While I was a graduate student there were two individuals who had lots of power over me at the University. My academic advisor signed for my paycheck, told other professors whether I was a good student or not, and either did or did not give me interesting things to work on. The departmental secretary also had a lot of power over me. The secretary knew all the politics of the system and could advise me on who to speak to and who to avoid. While she had no decision making power she certainly could lose my grant application forms in a big pile, or call the right person to help me ASAP when I had a paperwork problem that I couldn't solve.
All these people deserved my respect, but I always thought it was amusing that the departmental secretary had more power and authority over me than the president of the University.
When my therapist, TM, shouted at me that I had a problem with authority I thought about all these individuals that I had respected over the years and I wondered if there was anything to what TM was saying. I had certainly disagreed with a few of them here and there, I did have a number of arguments with one of my academic advisors, was she suggesting that I should never disagree with an authority figure ever? Maybe, but she had lost my trust with her outburst and I never followed up with her on this question to figure out exactly what she was talking about.
What Does a Problem with Authority Look Like?
There was a time when I was a teenager when I thought lawyers were dumb because, you know, they are lawyers and they think that they are hot sh*t but they are actually sneaky liars. My father always told me he thought that doctors and lawyers were indecent types of people and would mutter under his breath about how unworthy they actually were. For a long time I believed him and agreed with him although I never understood the details of what he was talking about. Where he got this idea, or whether it was based on some bad experience in his past, I didn't know.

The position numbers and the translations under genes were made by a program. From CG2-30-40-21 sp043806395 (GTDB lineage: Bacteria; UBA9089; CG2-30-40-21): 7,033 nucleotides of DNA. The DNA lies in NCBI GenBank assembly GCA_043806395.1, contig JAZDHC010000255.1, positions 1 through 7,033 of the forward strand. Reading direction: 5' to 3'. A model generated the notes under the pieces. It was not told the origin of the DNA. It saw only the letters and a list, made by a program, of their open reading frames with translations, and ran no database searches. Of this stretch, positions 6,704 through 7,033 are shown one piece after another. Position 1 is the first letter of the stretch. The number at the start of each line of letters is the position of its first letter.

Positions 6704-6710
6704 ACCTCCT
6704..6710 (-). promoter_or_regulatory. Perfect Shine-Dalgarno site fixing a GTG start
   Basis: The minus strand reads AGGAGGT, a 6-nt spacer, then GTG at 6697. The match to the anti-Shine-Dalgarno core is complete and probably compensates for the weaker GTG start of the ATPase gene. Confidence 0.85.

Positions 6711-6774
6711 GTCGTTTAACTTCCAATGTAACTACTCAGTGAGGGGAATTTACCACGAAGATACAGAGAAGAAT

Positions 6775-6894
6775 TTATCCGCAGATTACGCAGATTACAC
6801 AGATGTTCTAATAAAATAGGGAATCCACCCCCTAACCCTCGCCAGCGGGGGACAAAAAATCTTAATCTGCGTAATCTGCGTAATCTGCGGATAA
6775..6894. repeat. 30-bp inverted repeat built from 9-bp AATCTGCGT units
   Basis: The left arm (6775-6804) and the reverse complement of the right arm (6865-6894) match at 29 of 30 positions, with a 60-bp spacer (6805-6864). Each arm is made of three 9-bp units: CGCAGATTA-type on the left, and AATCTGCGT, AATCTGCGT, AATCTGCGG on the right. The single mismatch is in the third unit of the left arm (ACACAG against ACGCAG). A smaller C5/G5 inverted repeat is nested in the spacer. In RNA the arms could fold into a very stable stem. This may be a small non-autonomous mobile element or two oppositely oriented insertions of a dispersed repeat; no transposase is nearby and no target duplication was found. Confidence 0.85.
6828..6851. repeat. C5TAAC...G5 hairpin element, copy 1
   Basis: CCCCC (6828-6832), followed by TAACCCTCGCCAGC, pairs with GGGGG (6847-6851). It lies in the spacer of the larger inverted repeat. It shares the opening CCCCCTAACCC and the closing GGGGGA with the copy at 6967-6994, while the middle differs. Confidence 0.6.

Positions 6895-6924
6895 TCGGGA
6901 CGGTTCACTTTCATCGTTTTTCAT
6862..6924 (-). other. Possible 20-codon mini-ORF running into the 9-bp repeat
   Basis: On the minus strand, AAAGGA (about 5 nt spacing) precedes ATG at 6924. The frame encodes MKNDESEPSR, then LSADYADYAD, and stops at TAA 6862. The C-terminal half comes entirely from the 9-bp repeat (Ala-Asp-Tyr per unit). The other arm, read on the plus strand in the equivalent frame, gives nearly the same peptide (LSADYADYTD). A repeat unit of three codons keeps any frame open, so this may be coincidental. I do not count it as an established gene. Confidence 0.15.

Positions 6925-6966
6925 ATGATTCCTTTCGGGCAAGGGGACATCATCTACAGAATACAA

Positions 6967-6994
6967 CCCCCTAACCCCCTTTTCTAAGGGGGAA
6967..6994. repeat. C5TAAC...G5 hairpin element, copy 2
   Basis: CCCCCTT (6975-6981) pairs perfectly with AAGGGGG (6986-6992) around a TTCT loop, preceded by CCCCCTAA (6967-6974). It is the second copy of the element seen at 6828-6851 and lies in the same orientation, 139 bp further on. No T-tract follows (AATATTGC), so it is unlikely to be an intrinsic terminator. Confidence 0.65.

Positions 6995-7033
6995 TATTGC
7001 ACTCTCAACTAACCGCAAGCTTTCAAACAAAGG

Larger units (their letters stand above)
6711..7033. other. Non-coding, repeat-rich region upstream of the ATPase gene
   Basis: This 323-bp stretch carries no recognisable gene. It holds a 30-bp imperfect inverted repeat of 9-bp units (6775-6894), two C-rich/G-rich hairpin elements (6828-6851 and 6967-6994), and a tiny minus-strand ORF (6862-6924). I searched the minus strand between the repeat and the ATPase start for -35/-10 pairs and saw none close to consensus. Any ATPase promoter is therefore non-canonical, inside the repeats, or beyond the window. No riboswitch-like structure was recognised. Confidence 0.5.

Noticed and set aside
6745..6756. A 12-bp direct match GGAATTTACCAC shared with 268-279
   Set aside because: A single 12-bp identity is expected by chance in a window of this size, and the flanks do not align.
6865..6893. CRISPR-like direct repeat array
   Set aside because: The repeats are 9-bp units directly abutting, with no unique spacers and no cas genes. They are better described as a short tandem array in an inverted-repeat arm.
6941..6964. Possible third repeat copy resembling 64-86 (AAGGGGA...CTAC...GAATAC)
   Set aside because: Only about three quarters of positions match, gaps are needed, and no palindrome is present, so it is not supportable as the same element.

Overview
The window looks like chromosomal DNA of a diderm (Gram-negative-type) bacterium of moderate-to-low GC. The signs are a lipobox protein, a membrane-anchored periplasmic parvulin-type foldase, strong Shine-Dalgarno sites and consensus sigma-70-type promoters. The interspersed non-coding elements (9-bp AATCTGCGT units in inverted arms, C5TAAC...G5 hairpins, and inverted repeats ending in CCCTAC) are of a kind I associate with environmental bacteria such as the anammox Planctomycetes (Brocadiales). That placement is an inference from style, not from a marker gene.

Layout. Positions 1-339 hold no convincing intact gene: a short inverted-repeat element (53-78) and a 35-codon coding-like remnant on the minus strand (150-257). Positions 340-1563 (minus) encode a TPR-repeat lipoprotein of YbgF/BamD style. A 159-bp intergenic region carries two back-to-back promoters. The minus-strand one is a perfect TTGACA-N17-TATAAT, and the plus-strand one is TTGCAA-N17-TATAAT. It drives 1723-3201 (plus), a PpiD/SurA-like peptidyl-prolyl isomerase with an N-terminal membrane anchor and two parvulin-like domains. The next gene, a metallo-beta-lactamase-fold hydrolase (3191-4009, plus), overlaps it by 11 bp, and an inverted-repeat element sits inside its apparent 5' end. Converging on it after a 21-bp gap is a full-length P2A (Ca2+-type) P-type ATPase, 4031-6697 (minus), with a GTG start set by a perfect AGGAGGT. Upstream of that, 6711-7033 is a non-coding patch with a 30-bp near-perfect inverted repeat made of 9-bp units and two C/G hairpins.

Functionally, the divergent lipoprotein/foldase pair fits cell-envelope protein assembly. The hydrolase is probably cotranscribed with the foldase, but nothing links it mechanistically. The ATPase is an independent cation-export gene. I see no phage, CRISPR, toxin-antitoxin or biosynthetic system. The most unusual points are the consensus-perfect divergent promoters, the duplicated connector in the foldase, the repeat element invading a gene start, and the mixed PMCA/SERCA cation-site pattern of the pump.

When my mother died my sister and I hired a lawyer to help us go through the details of my mother's will. The lawyer we hired answered a lot of questions, referred us to other professionals including accountants and real-estate agents, and basically helped us sort out my mother's rather vague and messy instructions. We were lucky that she had left us a will telling us how to proceed, but there were a lot of unanswered questions and loosely defined statements explaining how she wanted her house and various accounts dispersed.
The lawyer had something that we wanted, an understanding of the legal system and experience with handling the distribution of estates. At some point we got into conflict with some extended family members that had been named in my mother's will. We were bickering with them over a small fraction of my mother's accounts and the interpretation of her will and exactly how many dollars they should receive, and how soon they should get it, and who was being rude and who was being respectful. The lawyer said something to us that comes straight out of the Recovery handbook, he said:
"... just treat this like a business transaction. I know you are hurt and upset by your mother's death and what these people are saying but understand that there is no satisfaction to be gained here by winning an argument. My time costs you money, these people are asking for something that you don't think they deserve, lets find the compromise that will cost you the least and forget about who is right and who is wrong. You will not be satisfied by *winning* anything here. I've seen this many times, there is no satisfaction to be had by anyone. Let's just focus on finding a solution that everyone can agree on and wrap this up as quickly as possible so you can minimize my fees."